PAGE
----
Stephen Todd Gieringer

Stephen Todd Gieringer
Loan Officer
PA License #MLO-34535
NMLS # 396455
Branch NMLS # 440264
(click links above to check licenses)

Direct: 610-603-0241
Mobile: 610-413-4463
Fax: 877-592-7878

3608 St. Lawrence Ave., Ste. 102
Reading, PA 19606

Questions? Call Stephen Todd Gieringer at 610-603-0241.
We are always available to help make sense of the market.

Mortgage News Daily News Feed


CFPB Disclosure Form News; Create Your Freddie User Profile; How is April Looking for Lenders?

Posted To: Pipeline Press

Tommy LaSorda supposedly said, "I found out that it's not good to talk about my troubles: 80% of the people who hear them don't care and the other 20% are glad you're having trouble." Many mortgage banking analysts are concerned about percentages - and everyone is doing their best to not end up being a carcass by the side of the road. The smartest guys in the room are saying, "Estimate that 1Q14 mortgage volume will come in at roughly $225 billion...While the MBA mortgage applications index is down an average of roughly 5% in 1Q, it was down by closer to 25% for the period from mid-November 2013 to mid-February 2014, which should drive 1Q14 closings....decreasing earnings estimates for title insurers...modeling in a roughly 25% decline in industry mortgage volume...modeling in more modest declines...(read more)

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MBS RECAP: Moderate Selling Followed by Heavy Selling and Tons of Reprices

Posted To: MBS Commentary

Bond markets had a bad day. The setup for this one started as early as Tuesday, when what looked like a shift toward weakness on Monday was instead greeted with a refreshing amount of resilience. Despite the fact that the resilience was based on geopolitical risk, it may have nonetheless set us up to hope that we could hold our ground. Then, when today's Geneva talks produced news of deescalation, bond markets were quickly forced to pay back some of the panic premium they'd benefited from earlier in the week. The geopolitical story accounts for the brunt of the afternoon weakness , and perhaps some of the morning weakness. Even then, the economic data was unequivocally stronger. Jobless Claims continue hovering around territory they haven't hovered around since before the crisis...(read more)

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Mortgage Rates Sharply Higher to End The Week

Posted To: Mortgage Rate Watch

Mortgage rates moved sharply higher today on a combination of factors including strong economic data, developments in Ukraine, and prevailing market momentum. That momentum risked turning negative as soon as Monday, when rates ended their impressive 7-day rally. Rather than simply turn around and head the other direction, however, rates managed to hold mostly sideways until today. Part of the resilience had to do with Geopolitical risk swelling earlier in the week. As we noted on Tuesday , such strength only lasts as long as the risk stays elevated. "When it comes to bond market rallies that draw strength from geopolitical risk, the 'catch' is that they rely on that risk staying elevated if the gains are to persist. That means the longer Ukraine goes without breaking out into civil war, the...(read more)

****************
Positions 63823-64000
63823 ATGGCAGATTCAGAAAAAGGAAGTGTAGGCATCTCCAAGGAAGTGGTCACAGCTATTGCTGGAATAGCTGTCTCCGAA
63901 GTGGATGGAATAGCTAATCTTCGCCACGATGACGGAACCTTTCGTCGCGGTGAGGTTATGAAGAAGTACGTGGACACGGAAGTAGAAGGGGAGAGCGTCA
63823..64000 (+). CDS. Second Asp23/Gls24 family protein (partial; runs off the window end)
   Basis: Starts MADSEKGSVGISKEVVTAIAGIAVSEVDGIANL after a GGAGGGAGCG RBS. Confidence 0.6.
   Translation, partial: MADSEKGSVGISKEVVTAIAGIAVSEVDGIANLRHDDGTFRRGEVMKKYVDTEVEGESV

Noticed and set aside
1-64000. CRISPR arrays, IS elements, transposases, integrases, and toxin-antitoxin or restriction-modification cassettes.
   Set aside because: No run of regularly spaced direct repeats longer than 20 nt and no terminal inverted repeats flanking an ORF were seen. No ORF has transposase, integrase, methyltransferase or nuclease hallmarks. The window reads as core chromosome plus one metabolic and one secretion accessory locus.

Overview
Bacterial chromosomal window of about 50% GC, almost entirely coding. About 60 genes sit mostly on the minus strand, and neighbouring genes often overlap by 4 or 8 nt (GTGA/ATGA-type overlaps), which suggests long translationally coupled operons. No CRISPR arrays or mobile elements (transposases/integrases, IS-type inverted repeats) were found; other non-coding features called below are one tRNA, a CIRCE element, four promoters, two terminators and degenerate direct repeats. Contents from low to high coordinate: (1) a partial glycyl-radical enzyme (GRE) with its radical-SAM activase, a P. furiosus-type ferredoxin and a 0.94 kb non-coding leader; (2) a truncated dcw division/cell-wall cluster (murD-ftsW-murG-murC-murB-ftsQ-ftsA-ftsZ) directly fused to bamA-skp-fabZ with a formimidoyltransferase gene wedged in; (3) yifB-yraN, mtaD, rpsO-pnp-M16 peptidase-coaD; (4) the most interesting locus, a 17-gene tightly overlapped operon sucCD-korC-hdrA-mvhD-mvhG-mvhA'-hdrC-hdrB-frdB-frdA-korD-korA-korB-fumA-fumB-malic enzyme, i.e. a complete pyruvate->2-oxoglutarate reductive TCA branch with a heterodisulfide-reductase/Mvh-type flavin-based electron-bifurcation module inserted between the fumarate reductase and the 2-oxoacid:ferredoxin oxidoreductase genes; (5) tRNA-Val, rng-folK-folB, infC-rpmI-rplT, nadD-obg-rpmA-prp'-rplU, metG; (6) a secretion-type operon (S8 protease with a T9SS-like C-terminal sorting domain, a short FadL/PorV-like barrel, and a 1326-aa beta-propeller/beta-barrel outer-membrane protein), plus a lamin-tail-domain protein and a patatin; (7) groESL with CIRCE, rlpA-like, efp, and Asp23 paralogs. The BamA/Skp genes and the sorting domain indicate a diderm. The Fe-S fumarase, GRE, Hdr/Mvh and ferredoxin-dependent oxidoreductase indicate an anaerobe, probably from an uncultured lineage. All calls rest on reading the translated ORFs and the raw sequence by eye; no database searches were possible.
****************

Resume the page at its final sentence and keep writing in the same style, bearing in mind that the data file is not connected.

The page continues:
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MBS MID-DAY: Bond Markets Weaker After Economic Data Prompting Negative Reprices for Mortgage Rates

Posted To: MBS Commentary

Given the recent adherence to a sideways range in bond markets combined with today's economic data coming in stronger than expected, it's not surprising to see yields moving from a lower rung on the range-bound ladder to the next rung higher. This move was already a consideration yesterday as 10yr yields lifted off from the 2.60 resistance level. The next rung on the technical ladder is 2.68, which is where we're currently trading. Weakness was delivered in 3 installments this morning. The first came just before the open as overnight trading turned negative in the 7am hour. The stronger-than-expected Jobless Claims added insult to injury, beating expectations by 11k (304k vs 315k forecast). Bonds recovered somewhat only to get hit again by stronger Philly Fed data. MBS had fallen...(read more)

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Homes in Foreclosure Increasingly have Positive Equity

Posted To: MND NewsWire

Homes with serious negative equity numbers have now declined to the lowest point in at least two years RealtyTrac said today. The company, which began tracking so-called underwater properties in the first quarter of 2012, estimates that in the first quarter of 2014 9.1 million U.S. homes had loan balances at least 25 percent higher than the properties market value or a loan-to-value ratio (LTV) of 125 percent. This is 17 percent of all U.S. properties with a mortgage. In the fourth quarter of 2013 RealtyTrac said there were 9.3 million properties or 19 percent of mortgaged homes that were that seriously underwater and in the first quarter 2013 there were 10.9 million or 26 percent. The recent peak in negative equity was the second quarter of 2012, when 12.8 million U.S. residential properties...(read more)

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